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The assassination of Archduke Franz Ferdinand of Austria begins World War I. (And eventually produces one decent pop-punk song.)
The first theater in the war opens up. "The Rape of Belgium" is one of the worst atrocities in the war. Some people predicted the war would be over by Christmas…which would have made for a really good stocking stuffer.
Unfortunately, this war dragged on.
A German submarine attacks and sinks the ship Lusitania, a civilian vessel carrying 128 Americans. The United States remains neutral nevertheless. This has to be one of the top "just walk away" moments in history.
President Wilson, the incumbent, defeats his challenger, Republican Charles Hughes. Wilson uses the slogan "He kept us out of war." (That anticipation you feel in your stomach is the approach of irony.)
British spies intercept a telegram from Germany to Mexico in which Germany promises to give the Southwest to Mexico in the event of war with the United States. The meddling in North American affairs outrages the American public, building support for the war.
Pro-tip: never offer up somebody else's stuff as collateral.
The formerly anti-war president urges Congress to declare war on Germany. Congress approves the declaration a few days later. Wilson probably changes his motto to "he almost kept us out of the war."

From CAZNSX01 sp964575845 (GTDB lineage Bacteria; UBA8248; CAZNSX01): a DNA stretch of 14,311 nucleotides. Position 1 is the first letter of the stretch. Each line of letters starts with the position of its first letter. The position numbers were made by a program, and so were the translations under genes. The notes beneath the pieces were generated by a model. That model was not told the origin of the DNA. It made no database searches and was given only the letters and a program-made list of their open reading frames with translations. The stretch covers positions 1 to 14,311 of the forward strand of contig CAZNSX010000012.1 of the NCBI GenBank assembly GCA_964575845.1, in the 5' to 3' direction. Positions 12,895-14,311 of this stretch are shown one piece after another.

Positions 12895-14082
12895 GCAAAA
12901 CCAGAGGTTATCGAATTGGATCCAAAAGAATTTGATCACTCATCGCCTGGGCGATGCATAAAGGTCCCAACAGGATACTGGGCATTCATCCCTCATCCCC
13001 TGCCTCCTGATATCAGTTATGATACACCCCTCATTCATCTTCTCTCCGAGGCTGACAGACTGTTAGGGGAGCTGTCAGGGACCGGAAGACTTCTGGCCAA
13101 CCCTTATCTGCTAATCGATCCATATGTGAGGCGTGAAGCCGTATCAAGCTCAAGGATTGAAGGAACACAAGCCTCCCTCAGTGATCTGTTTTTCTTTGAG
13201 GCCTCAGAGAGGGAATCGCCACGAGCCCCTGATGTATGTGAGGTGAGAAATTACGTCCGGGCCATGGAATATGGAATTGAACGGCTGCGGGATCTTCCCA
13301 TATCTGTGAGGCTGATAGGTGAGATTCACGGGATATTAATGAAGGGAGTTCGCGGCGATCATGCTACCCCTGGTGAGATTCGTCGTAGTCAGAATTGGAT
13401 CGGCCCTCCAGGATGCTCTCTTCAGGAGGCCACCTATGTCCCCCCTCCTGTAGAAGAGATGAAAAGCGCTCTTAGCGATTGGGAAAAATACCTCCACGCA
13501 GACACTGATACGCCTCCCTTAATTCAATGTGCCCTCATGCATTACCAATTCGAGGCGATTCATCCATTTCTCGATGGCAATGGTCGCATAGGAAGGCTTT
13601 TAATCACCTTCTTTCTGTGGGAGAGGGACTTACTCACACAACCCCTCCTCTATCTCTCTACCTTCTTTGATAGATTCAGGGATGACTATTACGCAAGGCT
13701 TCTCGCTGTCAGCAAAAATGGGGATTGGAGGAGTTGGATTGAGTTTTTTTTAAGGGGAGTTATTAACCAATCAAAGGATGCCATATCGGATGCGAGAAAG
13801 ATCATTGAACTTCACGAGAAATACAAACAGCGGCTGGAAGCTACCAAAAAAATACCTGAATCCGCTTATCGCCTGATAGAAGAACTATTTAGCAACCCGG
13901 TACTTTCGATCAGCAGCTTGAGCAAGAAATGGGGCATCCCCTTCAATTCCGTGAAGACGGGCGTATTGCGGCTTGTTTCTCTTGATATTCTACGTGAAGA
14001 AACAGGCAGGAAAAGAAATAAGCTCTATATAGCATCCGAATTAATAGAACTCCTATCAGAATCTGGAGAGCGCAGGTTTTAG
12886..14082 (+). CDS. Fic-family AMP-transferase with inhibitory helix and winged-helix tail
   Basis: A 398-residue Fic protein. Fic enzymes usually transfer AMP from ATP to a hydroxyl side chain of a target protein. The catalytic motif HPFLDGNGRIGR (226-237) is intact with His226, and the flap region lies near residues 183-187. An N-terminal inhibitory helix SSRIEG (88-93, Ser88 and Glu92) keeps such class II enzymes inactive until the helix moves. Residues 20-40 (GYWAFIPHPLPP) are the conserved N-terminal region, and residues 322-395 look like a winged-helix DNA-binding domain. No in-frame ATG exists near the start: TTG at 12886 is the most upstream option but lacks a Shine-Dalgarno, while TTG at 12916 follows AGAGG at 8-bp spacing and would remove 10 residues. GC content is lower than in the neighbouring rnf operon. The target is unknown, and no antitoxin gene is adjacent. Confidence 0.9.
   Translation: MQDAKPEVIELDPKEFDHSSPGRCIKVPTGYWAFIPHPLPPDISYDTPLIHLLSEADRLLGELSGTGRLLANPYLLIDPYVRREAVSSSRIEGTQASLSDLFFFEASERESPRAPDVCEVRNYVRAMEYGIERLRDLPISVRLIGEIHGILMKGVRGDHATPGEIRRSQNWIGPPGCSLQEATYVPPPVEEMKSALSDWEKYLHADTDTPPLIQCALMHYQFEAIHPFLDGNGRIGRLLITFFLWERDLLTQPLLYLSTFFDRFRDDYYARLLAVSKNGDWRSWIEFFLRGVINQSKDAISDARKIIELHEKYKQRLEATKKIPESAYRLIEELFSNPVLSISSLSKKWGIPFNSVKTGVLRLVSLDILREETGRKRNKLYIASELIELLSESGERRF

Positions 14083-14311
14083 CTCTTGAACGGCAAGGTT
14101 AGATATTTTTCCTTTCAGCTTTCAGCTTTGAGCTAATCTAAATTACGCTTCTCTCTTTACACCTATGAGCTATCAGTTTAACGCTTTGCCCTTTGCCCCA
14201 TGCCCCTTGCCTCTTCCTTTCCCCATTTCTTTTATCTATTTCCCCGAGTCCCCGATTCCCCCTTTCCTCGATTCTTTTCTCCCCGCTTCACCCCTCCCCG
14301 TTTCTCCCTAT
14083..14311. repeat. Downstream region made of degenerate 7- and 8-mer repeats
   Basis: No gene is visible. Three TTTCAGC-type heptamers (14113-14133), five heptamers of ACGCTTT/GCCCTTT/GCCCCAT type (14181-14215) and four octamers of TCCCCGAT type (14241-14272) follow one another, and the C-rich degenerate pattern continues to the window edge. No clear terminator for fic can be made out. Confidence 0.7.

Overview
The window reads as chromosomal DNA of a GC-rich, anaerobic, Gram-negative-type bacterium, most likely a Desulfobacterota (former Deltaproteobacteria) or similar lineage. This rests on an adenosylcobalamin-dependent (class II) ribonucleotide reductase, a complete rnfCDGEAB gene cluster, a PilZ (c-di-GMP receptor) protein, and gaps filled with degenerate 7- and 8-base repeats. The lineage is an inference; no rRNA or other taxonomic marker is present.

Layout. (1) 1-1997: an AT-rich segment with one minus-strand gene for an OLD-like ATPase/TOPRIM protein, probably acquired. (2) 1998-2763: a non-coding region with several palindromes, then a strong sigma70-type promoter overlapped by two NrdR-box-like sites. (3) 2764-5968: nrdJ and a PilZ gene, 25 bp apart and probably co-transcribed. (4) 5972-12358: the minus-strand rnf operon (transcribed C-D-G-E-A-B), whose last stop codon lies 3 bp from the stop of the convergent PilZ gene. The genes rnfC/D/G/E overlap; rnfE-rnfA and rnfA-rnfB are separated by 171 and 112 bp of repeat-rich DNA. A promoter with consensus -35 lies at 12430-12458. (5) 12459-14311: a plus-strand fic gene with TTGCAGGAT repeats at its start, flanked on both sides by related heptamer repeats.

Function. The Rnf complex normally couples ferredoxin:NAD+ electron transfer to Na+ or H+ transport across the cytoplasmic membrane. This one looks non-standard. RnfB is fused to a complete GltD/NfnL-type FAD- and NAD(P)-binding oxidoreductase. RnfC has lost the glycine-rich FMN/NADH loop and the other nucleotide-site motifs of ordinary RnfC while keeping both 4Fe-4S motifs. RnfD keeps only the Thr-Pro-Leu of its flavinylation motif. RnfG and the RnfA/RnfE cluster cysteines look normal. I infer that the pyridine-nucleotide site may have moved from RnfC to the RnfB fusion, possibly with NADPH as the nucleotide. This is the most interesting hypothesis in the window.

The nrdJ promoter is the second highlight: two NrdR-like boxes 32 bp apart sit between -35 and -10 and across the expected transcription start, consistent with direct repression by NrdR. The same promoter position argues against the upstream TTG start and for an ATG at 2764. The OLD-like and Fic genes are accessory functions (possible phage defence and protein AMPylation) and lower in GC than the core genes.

The president tasks academics, advisers, and philosophers to study and prepare a peace agreement for the end of the war. It was kind of like a summer nerd camp, only with larger ramifications for geopolitics.
After the Russian Revolution establishes a new socialist government led by Vladimir Lenin, Russia signs a ceasefire with Germany. They weren't invited to the after-party—meaning the Paris Peace negotiations.
The president lays out his vision for peace to Congress. If this had been during the age of PowerPoint, maybe we would have ended up joining the League of Nations.
The Americans stop the Germans from advancing on Paris. The involvement of the Americans turns the tide of the war and provokes widespread defection in the German ranks. We're well on our way to becoming back-to-back World War champs.
World War I ends with a peace agreement between the Germans and the Allies. To celebrate, everyone heads back to the newsroom to regroup.
The formal peace arrangement is much harsher on Germany than Woodrow Wilson desired and includes reparations, or war payments. They were like alimony payments, only for the entire free world.
The United States Senate doesn't ratify the Treaty of Versailles: as a result, the United States doesn't become part of the League of Nations. Wilson predicts another world war will eventually take place.
Turns out all that time at Princeton was good for something.
Touring around the country to try to drum up support for the Treaty of Versailles, President Wilson suffers from a stroke. He recovers, but dies a few years later, in 1924. RIP, WW.